A plan for a new fire station in the Murrells Inlet Garden City fire district likely will move forward, despite Gov. Nikki Haley’s veto of a related bill earlier this month.
The veto passed its first hurdle last week with an S.C. Senate override. If an override in the state House is not successful this summer, Haley’s veto would prevent the new station’s construction and likely would lead to higher insurance costs for some homeowners , said Sen. Ray Cleary, R-Murrells Inlet.
Cleary and Rep. Nelson Hardwick, R-Surfside Beach said they are confident the measure will pass in the House.
The bill, S. 293, sponsored by Cleary, would allow the special purpose fire district to increase it’s millage cap from 10 mills to 14 mills over the next 20 years.
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Haley, on her Facebook page, called the bill a backdoor approach to raising taxes without voter approval. She said signing it would set a precedent for other districts to similarly raise the millage.
William Fancher, president of the Murrells Inlet Garden City Professional Fire Fighters Association said in a statement that the association is thankful for Cleary’s efforts, but disappointed by the veto and Haley’s belief that the district seeks to raise taxes without voter approval. He said “that is the furthest thing from the truth” and pointed to a public hearing held in April 2013.
Fancher said there “was overwhelming support” for the increase during the hearing last year.
The funds generated from an increase would be used to build and man another fire station in the district on McDowell Shortcut Road to handle increased demand and growth of the area. Stations are currently located at 3641 U.S. 17 Business, 280 Azalea Drive and 4463 New River Road, all in Murrells Inlet.
“Governor Haley may look at Senate Bill 293 as a tax increase,” he said. “But, we look at Senate Bill 293 as a way to maintain and expand a excellent level of service to the residents of the fire district.”
The tax in the district was last raised in 1992, after initially being set at 5 mills when the district was created in 1966, according to the bill. In 2000, the district began providing emergency medical services and the bill says the additional revenue is needed to continue providing those services.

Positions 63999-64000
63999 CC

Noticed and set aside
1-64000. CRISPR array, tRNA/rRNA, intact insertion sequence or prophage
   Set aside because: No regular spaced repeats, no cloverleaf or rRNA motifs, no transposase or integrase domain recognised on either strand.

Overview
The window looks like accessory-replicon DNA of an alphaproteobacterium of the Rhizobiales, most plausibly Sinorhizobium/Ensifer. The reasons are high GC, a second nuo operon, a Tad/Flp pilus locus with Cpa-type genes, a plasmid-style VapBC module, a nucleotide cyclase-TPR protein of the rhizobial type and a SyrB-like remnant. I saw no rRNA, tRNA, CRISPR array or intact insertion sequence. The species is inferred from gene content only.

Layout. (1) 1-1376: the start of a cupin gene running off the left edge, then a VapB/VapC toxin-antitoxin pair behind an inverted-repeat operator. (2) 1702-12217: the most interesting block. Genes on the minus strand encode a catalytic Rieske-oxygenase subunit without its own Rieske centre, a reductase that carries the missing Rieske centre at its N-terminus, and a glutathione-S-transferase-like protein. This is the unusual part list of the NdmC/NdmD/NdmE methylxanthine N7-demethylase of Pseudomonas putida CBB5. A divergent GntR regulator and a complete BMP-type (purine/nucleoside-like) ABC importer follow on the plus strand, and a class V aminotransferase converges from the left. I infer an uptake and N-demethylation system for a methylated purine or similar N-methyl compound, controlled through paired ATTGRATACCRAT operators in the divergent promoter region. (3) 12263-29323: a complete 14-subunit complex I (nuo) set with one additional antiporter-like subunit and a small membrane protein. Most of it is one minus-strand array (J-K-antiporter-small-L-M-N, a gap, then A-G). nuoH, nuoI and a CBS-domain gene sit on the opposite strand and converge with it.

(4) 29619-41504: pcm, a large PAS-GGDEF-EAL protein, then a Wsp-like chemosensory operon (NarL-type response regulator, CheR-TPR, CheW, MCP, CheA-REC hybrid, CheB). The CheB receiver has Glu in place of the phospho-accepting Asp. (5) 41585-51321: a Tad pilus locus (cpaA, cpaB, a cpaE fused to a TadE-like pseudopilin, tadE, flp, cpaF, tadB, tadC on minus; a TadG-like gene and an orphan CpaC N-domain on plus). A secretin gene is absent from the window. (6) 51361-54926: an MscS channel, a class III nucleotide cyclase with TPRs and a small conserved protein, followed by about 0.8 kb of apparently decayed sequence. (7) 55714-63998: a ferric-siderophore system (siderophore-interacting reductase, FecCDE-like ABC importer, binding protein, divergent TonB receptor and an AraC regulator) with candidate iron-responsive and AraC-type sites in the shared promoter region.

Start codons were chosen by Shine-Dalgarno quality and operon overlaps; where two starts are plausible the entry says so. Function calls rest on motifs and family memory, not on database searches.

Cleary said an unsuccessful override could mean homeowners in the district likely would see hikes on their insurance bills. He said the House is expected to convene and override the veto in the summer.
Hardwick said the House likely won’t be able to take up the issue until early August.
“The problem is the ISO rating people are coming in August,” Cleary said. “We will lose our ISO three if we can’t get it [the override] through by September.”
The Insurance Services Office (ISO) Public Protection Classification Program gauges the departments fire protection capabilities and gives a rating between one and 10. Each department is evaluated every 10 years. Myrtle Beach has an ISO rating of one, Surfside Beach is a three, Georgetown County is a four and Horry County is a five. ISO ratings affect homeowner insurance rates.
Cleary said the fire district board is not sure if a hike is necessary immediately, but the ability to raise the tax if needed will help the district maintain it’s ISO rating. Any near-term hike, Cleary said, likely would not exceed two mills.
Cleary said the override vote wasn’t unanimous, but it was close, and said it was heavily influenced by residents emailing senators across the state.
“A lot of the senators received 200 to 300 emails,” Cleary said. “They told me that if they (residents) would quit sending emails they would get it through. The people back home spoke and the people here heard it. It wasn’t my golden tone that convinced them.”
“There was a good bit of confusion the first time we passed it in the house about it affecting every fire district in the state,” he said. “A lot of representatives thought that if we vote for it in Horry County and give this fire department a raise every fire district is going to want to raise the taxes and we don’t want to raise the taxes.”
Hardwick said some also thought it was a local issue and were hesitant to “get in the middle of a local issue.”
He said those concerns were cleared up.